Indigenous Affairs Committee in Canada (QIAC)
The Quaker Indigenous Affairs Committee (QIAC) began in Canada in 1974, set in train by an armed confrontation between the Ojibway people and the Canadian government. The Ojibway land was the site of one of the worst environmental and health disasters in Canadian history after an upstream pulp and paper mill dumped massive quantities of organic mercury into the river system.
Fuelled by their concern that active violence should not erupt and concerned that long-standing grievances should be heard and addressed, Friends went and camped between the two armed groups. They heard at first hand grievances about land rights, housing, medical care, education, Native spirituality, child welfare and mercury poisoning. Together with similarly concerned Mennonite groups, they helped to facilitate the laying down of arms by both sides.
This experience led to the setting up of a standing committee of the Canadian Friends Service Committee, originally called the Quaker Committee for Native Concerns, then the Aboriginal Affairs Committee (QAAC), and now the QIAC.
QIAC campaigned actively for the adoption of the UN Declaration on Rights of Indigenous Peoples. Since its adoption in 2007, it has continued to hold governments in Canada and around the world accountable for implementing the Declaration.
QIAC has also encouraged Friends to support Canada’s Truth and Reconciliation Commission. This commission was set up in 2007 following the Indian Residential Schools Settlement Agreement. Residential schools for indigenous children date back to the 1870s and the last of these schools did not close until 1996. Many of the 150 thousand children placed in these schools, often against their parents’ wishes, were forbidden to speak their language and practice their own culture. The damage done was recognised by the Canadian government in an apology given in 2008. In 2011, the QIAC told Friends:
“Indian Residential Schools are a part of the shared history Canadians have with Aboriginal people. Healing the relationship between Canadians and Aboriginal peoples will require education, awareness, and increased understanding of the legacy and the impacts of the Residential Schools.”
Discrimination against indigenous children continues to be a major concern. QIAC has joined with native groups and other human rights organisations to campaign against discriminatory underfunding that results in a disproportionate number of native children being taken into foster care, once again breaking up indigenous families.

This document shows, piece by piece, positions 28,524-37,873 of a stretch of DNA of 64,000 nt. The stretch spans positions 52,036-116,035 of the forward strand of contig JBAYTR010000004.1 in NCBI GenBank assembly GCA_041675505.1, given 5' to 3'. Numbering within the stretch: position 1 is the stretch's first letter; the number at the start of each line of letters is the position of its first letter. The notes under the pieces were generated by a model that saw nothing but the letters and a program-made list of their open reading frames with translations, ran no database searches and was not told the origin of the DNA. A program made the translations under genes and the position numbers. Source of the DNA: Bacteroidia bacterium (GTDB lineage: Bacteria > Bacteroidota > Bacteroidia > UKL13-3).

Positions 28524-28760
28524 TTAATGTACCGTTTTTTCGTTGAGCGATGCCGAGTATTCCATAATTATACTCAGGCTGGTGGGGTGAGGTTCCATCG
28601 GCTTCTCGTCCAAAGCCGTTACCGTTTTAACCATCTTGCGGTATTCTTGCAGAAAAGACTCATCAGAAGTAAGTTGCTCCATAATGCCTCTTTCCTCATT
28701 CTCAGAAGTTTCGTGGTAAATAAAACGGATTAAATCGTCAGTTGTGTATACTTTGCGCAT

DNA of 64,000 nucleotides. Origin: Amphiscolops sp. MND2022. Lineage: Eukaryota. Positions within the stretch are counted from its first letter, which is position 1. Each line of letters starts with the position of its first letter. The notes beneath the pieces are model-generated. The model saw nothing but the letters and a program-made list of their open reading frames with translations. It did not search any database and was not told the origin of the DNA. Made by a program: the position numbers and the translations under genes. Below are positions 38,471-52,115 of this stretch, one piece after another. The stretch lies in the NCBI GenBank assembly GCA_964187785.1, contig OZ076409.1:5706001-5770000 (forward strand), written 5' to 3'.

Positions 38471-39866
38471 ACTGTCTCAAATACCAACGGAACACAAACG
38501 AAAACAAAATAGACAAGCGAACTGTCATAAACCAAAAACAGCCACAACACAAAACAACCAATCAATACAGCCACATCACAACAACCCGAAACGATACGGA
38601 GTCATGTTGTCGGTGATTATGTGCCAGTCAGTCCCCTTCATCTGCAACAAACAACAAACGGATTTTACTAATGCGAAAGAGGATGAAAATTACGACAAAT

Other issues where QIAC works with indigenous groups to uphold their basic rights include the long running land dispute of the Lubicon Cree, whose subsistence economy vanished as more than 400 wells were drilled on their land; efforts to protect the rights of Indigenous peoples when resource extraction plans affect them or their territory, and pressing the Canadian government to respect the terms of the Jay Treaty of 1784, which enshrines the right of Indigenous peoples to move freely across the border between Canada and the USA.
Elaine Bishop, a Canadian Friend with a long history of working with native groups, reminded Friends how difficult a road it can be to balance the peace testimony with upholding the rights of others. In her address to the CFSC in 2000, entitled ‘A Long Journey With No Easy Answers’, she spoke of a conversation reported to her from one of the Ojibway warriors involved in the original conflict that had given birth to the QIAC: “The warrior said that they had been betrayed (more powerful word used) by the Mennonites and Quakers because they had, at the behest of these groups, laid down the only weapons the government would listen to.” Almost forty years on, the same community is still in dispute over illegal logging that impacts their rights to culture, health, water, subsistence, livelihood and an adequate standard of living. QIAC are among the groups pressing both government and industry to respect those rights.